Council continuing clean up following floods

Some schools in North Tyneside have been affected by the flooding today, but not as bad as the scenes seen on June 28.
Some schools in North Tyneside have been affected by the flooding today, but not as bad as the scenes seen on June 28.

SOME schools in the borough have been affected by the floods, officials at North Tyneside Council have revealed.

Officials from the authority have spent part of the day dealing with minor flooding issues at some schools but have not been forced to close any premises.

Work is continuing to deal with the affects of the heavy rain overnight and into today.

Flood patrols were set up by the council last night, with gully wagons being deployed to remove water from flooded areas.

Staff are also helping to support residents whose homes have been affected by flooding.

More than ten properties in Green Lane, Dudley, were evacuated this morning due to the rising water levels.

The swimming pool at the Lakeside Centre in Killingworth remains closed after flood water breached the pool, although the dry facilities are still available to use.

Richardson Dees Park, in Wallsend, is closed until further notice due to flood and storm damage. A council spokesperson said the park would re-open as soon as it was safe to do so.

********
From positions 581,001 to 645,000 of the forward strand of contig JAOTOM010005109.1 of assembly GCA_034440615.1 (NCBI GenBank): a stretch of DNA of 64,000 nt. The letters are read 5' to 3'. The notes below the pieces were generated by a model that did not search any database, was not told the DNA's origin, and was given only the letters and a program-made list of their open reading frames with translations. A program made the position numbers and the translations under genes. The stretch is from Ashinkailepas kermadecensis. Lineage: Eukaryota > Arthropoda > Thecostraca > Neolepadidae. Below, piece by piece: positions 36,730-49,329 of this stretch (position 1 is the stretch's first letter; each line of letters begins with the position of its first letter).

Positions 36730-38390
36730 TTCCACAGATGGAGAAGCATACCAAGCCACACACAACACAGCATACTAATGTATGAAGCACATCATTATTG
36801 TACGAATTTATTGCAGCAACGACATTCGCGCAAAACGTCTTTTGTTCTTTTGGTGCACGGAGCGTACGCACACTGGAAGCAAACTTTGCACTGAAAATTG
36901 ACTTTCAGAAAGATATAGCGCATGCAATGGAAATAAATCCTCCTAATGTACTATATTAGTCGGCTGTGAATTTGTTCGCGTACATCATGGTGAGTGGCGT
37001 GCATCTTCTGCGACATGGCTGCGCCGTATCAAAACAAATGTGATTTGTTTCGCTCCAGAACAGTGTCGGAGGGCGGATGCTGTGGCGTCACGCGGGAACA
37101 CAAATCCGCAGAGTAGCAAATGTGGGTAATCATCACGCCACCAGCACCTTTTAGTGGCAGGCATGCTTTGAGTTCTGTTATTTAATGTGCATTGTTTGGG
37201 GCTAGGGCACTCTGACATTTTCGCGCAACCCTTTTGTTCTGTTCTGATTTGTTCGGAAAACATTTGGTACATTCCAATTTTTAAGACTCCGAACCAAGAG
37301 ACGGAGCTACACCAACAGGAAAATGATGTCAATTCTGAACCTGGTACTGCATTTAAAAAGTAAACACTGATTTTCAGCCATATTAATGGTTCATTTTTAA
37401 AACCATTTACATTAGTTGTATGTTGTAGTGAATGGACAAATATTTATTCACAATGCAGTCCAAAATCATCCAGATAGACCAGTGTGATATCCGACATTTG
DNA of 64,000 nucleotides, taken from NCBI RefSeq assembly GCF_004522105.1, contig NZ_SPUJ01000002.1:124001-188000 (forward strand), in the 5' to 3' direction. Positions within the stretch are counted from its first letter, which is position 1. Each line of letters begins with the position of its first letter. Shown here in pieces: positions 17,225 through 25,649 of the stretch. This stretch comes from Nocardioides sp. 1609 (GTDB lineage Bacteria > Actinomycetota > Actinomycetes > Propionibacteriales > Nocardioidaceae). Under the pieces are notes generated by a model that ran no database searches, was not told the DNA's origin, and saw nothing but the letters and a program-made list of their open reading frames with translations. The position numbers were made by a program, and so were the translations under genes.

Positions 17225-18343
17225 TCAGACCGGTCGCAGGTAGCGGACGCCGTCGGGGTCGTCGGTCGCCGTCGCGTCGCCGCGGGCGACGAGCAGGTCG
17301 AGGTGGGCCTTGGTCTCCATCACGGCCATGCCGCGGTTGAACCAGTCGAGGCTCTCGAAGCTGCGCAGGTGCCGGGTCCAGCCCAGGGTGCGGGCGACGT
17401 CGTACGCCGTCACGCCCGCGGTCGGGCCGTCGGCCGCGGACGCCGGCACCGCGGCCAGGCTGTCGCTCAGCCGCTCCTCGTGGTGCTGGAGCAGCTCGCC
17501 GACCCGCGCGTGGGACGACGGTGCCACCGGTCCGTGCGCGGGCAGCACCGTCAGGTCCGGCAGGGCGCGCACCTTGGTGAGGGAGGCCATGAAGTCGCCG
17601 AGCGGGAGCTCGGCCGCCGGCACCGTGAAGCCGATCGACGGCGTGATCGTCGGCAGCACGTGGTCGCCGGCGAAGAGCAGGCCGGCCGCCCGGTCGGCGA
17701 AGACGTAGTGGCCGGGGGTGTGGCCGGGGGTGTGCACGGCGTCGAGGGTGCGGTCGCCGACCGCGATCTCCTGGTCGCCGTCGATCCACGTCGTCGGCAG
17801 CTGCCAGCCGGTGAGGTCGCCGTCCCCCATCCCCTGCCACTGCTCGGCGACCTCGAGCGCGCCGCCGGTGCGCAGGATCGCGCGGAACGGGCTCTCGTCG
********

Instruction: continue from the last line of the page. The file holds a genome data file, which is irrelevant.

The spokesperson added that roads in the borough are slowly returning to normal, although motorists are still being urged to only make necessary journeys.

Council staff have been working with Tyne and Wear Fire and Rescue and Northumbria Police to deal with flooding at the Findus roundabout – the roundabout is now open. However, the A189 from the Findus roundabout to the junction with the A1056 (Killingworth Way) remains closed in both directions. All other roads to and from the Findus roundabout are now open.

Some roads in the borough remain closed including Southgate, Killingworth; the B132 Backworth Lane; Seghill Lonnen; while motorists are urged to avoid Drumoyne Gardens in Whitley Bay – except for access – as the waves caused by cars going through the standing water is having an impact on the nearby Langley First School.

Phil Scott, the council’s head of environmental services, said: “We are urging the public to be sensible and not to go out onto the roads unless they really need to.

“We have deployed our flood patrols across the borough to monitor the situation, particularly those areas that have been affected previously, and the teams are equipped with sandbags and other tools and materials.

“We’d also like to urge residents to check on any vulnerable or elderly neighbours or family members, to make sure they are safe and well.”